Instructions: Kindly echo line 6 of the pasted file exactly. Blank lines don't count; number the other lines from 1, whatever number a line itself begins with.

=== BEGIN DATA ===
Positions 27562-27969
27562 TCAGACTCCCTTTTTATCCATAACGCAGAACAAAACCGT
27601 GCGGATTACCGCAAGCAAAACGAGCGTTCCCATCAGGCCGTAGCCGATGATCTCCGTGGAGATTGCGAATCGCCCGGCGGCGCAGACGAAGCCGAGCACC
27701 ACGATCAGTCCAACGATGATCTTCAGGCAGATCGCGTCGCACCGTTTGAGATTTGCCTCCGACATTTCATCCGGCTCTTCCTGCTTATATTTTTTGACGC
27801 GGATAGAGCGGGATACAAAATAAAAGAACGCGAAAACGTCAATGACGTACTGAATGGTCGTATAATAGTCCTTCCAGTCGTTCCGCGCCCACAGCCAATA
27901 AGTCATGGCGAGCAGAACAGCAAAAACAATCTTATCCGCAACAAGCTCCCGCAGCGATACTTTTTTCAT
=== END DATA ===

27901 AGTCATGGCGAGCAGAACAGCAAAAACAATCTTATCCGCAACAAGCTCCCGCAGCGATACTTTTTTCAT